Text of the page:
Isle Of Palms Accommodations Tax Advisory Committee Turnover Continues

By Brian Sherman for The Island Eye News

The look of the Isle of Palms Accommodations Tax Advisory Committee, the group that is supposed to advise the City Council on how IOP should distribute the 2% state tax levied on owners of short-term rental properties, continues to evolve. At its June 1 meeting, the city’s Personnel Committee voted to recommend that the Council appoint Rebecca Kovalich to one of two spots on the ATAX Committee reserved for island residents who work in the lodging industry. 

Glenda Nemes, who served in that position for a year, submitted her resignation May 28, effective the following day. That left an opening on the ATAX Committee for someone in the hospitality industry. To fill the position, Chair John Bogosian recommended that he and Personnel Committee members Jan Anderson and Scott Pierce interview Gloria Clarke, who submitted her application near the end of May, Bogosian said. The interview was tentatively scheduled for June 14, leaving time to give the full Council the opportunity to consider both candidates at its monthly meeting June 28. At its May 24 meeting, the Council approved the Personnel Committee’s recommendations and appointed Chrissy Lorenz, Barb Bergwerf and Chas Akers to the ATAX Committee. Rusty Williamson resigned in March, while Malcoln Burgis, Davis Nelson and Sally Muhlig quit in April. Chair Ray Burns and Doug Truslow are the only holdovers.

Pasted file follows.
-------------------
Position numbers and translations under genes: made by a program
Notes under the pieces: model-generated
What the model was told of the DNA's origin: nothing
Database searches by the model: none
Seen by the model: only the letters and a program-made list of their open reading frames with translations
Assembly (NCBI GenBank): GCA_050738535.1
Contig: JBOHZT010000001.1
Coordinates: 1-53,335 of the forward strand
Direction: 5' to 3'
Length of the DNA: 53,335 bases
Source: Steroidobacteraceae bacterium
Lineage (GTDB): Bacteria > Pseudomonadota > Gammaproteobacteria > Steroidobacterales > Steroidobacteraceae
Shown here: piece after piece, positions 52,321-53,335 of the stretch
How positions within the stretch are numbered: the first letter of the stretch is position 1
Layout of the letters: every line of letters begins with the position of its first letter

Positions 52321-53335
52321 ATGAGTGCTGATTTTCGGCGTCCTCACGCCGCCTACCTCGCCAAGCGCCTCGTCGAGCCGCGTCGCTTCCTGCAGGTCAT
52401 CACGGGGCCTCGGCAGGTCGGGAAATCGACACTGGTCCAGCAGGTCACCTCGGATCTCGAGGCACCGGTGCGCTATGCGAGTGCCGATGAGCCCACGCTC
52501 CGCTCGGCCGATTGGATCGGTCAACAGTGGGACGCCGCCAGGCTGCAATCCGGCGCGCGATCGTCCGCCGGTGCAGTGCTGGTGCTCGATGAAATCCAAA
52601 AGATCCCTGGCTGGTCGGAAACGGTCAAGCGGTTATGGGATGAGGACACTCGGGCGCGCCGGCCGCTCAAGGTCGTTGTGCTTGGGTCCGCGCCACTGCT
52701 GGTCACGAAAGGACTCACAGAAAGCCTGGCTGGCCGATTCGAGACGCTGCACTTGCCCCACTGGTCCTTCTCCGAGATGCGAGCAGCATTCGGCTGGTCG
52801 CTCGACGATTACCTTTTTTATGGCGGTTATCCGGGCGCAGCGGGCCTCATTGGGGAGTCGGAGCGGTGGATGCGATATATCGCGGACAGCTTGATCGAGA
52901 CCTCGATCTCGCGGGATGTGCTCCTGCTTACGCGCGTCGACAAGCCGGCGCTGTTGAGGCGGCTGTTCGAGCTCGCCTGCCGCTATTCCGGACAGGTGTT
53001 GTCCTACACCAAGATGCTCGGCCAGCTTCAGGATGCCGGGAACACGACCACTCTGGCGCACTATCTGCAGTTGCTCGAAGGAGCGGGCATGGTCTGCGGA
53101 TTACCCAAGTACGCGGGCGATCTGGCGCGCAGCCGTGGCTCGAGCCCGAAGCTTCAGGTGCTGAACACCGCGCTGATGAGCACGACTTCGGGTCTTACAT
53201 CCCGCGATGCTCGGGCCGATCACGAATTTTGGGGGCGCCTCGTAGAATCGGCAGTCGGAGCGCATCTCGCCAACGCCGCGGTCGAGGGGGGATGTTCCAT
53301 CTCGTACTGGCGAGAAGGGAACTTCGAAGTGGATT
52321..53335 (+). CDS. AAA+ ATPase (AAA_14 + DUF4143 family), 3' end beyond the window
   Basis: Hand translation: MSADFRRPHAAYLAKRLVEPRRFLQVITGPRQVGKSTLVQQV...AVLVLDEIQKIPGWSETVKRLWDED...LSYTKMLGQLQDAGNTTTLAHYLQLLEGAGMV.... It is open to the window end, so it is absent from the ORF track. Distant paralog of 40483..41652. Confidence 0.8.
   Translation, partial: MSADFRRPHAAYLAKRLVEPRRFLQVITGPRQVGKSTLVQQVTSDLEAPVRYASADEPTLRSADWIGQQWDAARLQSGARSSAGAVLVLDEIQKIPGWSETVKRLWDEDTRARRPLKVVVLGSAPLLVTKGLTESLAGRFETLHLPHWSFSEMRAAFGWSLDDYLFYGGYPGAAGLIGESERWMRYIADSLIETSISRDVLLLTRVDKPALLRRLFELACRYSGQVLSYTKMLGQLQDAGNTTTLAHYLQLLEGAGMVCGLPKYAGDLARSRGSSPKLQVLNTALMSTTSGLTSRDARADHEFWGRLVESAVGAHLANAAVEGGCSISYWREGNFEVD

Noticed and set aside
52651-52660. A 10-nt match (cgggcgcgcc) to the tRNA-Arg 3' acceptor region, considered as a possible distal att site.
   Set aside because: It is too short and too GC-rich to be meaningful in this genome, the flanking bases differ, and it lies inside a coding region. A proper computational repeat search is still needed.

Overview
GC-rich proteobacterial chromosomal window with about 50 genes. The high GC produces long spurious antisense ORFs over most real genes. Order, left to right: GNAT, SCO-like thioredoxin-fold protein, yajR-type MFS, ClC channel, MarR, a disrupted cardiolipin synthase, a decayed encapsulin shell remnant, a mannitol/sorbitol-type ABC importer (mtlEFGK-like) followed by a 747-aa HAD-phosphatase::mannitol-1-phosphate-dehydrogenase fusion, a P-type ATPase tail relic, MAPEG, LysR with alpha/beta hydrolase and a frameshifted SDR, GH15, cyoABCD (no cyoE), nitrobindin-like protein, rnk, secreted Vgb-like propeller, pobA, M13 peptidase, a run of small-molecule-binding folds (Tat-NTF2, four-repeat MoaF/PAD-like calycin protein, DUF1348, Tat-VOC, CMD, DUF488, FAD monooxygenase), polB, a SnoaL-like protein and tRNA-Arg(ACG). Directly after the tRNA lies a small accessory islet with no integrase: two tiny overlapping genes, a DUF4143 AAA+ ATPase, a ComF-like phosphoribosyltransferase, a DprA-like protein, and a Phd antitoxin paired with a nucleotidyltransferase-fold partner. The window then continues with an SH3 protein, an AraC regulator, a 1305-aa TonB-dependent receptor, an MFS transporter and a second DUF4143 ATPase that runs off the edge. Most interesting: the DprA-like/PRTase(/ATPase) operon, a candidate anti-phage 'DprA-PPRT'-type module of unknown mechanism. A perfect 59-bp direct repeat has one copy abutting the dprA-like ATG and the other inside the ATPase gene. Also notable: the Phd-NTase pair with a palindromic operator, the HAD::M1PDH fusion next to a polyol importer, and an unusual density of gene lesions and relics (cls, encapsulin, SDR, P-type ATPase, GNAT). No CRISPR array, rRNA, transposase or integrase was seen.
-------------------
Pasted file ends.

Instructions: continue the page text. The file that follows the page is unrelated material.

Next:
Nemes said she gave up her spot on the ATAX Committee because “I felt I was not able to make any impact.” “I wanted to use my time for something for the community which might be more impactful,” Nemes commented.

“The year I was on the committee, it was like pushing a big rock up a hill. I hope I moved it a quarter of an inch by letting the people know what was happening with their ATAX money.” “I think there needs to be a change at the state level to do away with the 30% fund and the advisory board and to manage that ATAX money differently,” Nemes added. 

After the state skims off a small percentage of its 2% tax on short-term rentals, the city can keep $25,000 plus 5%, while 65% goes into a fund that the city must spend on tourism-related services and projects. Currently, the city sends the remaining 30%, which is expected to be more than $800,000 during the coming year, to the Charleston Area Convention & Visitors Bureau. State law requires that this money be used to attract overnight visitors. 

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